For two years, the NYPL has refused to discuss the CLP in detail, and many questions remain unanswered. How and why did one of the world’s greatest libraries get into the real estate business? How did the CLP, which was formulated between 2005 and early 2007, advance into late 2011 without any significant public debate or discussion? Who first conceived the idea of demolishing book stacks that were constructed by Carrère and Hastings in the first decade of the twentieth century? What role did the Bloomberg administration play in the creation of the CLP? Finally, what was the role of Booz Allen Hamilton—the gargantuan consulting firm whose tentacles reach into the defense, energy, transportation and financial service sectors—which was hired by the NYPL in 2007 to formulate what became known inside the trustee meetings as “the strategy”?
•       The Wall Street Journal: Clueless at the Corcoran- What the museum's latest bad decision says about nonprofit governance, by Eric Gibson, February, 24, 2014.
. . .  the untold story of our time is the emerging crisis in nonprofit governance, where boards embark on policies that go against-and even imperil-the mission of the institution they are charged to oversee and protect.

. . . The New York Public Library wants to gut its magnificent Beaux Arts building on Fifth Avenue and change it from a research institution to, as Ada Louise Huxtable wrote in this newspaper, "a state-of-the-art, socially interactive, computer-centered" circulating library, with fewer books, a good number of them moved off-site.
•       The Brooklyn Eagle (Exclusive): Brooklyn Public Library in line for audit, says Comptroller Stringer, by Mary Frost, February, 28, 2014.
Groups opposing the controversial sales of Brooklyn and Manhattan library branches to developers have long been pushing for an audit of the BPL and NPL systems. . .

“Some of the things raised with respect to the Queens library system are interesting and worth investigating but the Queens expenditures ($140K for a conference deck) are penny ante compared to the library sales at the NPL and the BPL,” commented Michael D. D. White, a founding member of Citizens Defending Library, following a Brian Lehrer interview with Comptroller Stringer. “The Queens Library system has not been selling off libraries like the other two,” White added.
•       City Limits: New Scrutiny of City's Library Trustees- The trustees of the city's library systems oversee more than 200 branches and the spending of hundreds of millions of city dollars. How representative of the city are they?, by Suzanne Travers, June 18, 2014.
Over the last year, library trustees have seen more of the spotlight than usual because of moves that put boards at odds with public opinion. . .

* * *
As repositories of information available to anyone who walks through the door, libraries have always helped foster transparency, accountability and democracy. Their boards, however, struggle on all three counts.
 
 •      The Brian Lehrer Show: Giving Libraries Their Due, David Giles, research director at the Center for an Urban Future and the author of the report, "Branches of Opportunity", argues that New York City's public libraries deserve even more support in the digital age. (Click below to listen) January 15, 2013.
More people visited public libraries in New York than every major sports team and every major cultural institution combined.


Chart from the Independent Budget Office- Adjustments for inflation (per the Urban Future report) shows downturn in starkest relief.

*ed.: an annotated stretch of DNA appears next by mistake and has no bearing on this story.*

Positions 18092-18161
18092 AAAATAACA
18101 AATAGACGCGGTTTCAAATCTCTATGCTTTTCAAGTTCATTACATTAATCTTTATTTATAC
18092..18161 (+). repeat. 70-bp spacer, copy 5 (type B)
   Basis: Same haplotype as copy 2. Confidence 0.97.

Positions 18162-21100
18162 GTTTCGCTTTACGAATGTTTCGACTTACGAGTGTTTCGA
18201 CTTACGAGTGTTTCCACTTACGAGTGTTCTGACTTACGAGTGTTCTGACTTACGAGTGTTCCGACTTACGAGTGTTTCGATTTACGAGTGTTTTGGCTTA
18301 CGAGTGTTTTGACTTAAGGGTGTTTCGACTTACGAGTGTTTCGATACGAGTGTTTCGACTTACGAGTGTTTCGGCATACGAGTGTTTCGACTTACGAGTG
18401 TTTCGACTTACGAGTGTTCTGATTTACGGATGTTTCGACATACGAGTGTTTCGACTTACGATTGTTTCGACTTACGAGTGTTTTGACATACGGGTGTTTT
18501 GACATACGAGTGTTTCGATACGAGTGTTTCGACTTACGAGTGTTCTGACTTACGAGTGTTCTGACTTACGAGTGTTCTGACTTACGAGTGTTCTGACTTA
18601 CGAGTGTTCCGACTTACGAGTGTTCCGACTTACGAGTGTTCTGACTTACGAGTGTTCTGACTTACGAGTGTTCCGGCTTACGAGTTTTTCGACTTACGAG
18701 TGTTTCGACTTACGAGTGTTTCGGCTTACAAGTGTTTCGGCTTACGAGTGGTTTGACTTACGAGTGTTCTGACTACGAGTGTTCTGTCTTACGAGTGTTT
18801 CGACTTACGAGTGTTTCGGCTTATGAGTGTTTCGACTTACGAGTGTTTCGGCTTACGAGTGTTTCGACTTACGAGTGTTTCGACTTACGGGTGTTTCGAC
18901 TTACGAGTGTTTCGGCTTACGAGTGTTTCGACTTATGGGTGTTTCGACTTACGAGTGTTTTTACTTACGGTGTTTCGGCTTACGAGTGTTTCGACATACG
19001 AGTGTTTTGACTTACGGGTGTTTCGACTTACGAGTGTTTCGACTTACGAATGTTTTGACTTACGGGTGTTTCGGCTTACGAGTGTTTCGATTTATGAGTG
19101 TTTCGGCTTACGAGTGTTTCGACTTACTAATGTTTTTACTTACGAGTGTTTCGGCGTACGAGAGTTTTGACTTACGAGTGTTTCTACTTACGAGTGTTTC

Meville House article on Citizens Defending Libraries event used picture from July rally where Bill de Blasio joined CDL to call for a halt to these library sales.  Video of event on CDL's Youtube channel.
  •      Melville House: Citizens Defending Libraries calls the Central Library Plan “a real estate grab” and “contrary to the public interest”, by Claire Kelley, February 19, 2014.
Citizens Defending Libraries, which was co-founded by Michael D. D. White and Carolyn McIntyre, has been organizing protests and actions against the Central Library Plan. They have told us that they are continuing to solicit "petition signatures to ensure the de Blasio administration scraps all of the Bloomberg library sell-off plans.". .

. . . Citizens Defending Libraries is just now arriving at our first anniversary, just blowing out the single candle on our birthday cake.  We formed in response to breaking headlines at the very beginning of last year about how libraries were being sold off at the end of the Bloomberg administration in deals that would benefit real estate developers, not the public.
 
  •      New York Times: Denying New York Libraries the Fuel They Need, by Jim Dwyer, April 23, 2015.
The city's libraries - the fusty old buildings, and a few spiffier modern ones, . .  have more users than major professional sports, performing arts, museums, gardens and zoos - combined.

* * * *

Over the last decade, they have not gotten anywhere near the kind of capital funding enjoyed by sports teams.

From the 2006 fiscal year through 2014, the city budgeted at least $464 million to build new baseball stadiums for the Yankees and the Mets, and $156 million for the Barclays Center. That's $620 million for just those three sports arenas - a sum more than one-third greater than the $453 million that the city committed for capital improvements to the its 206 branch libraries and four research centers, which serve roughly seven times as many people a year as attend baseball games. (The budget figures were provided by the city's Independent Budget Office; the teams are getting an additional $680 million in subsidies spread over 40 years.)
For decades, the libraries have served a single function in the city budget process: hostages. Mayors say they have to cut library hours to make the financial books balance.. .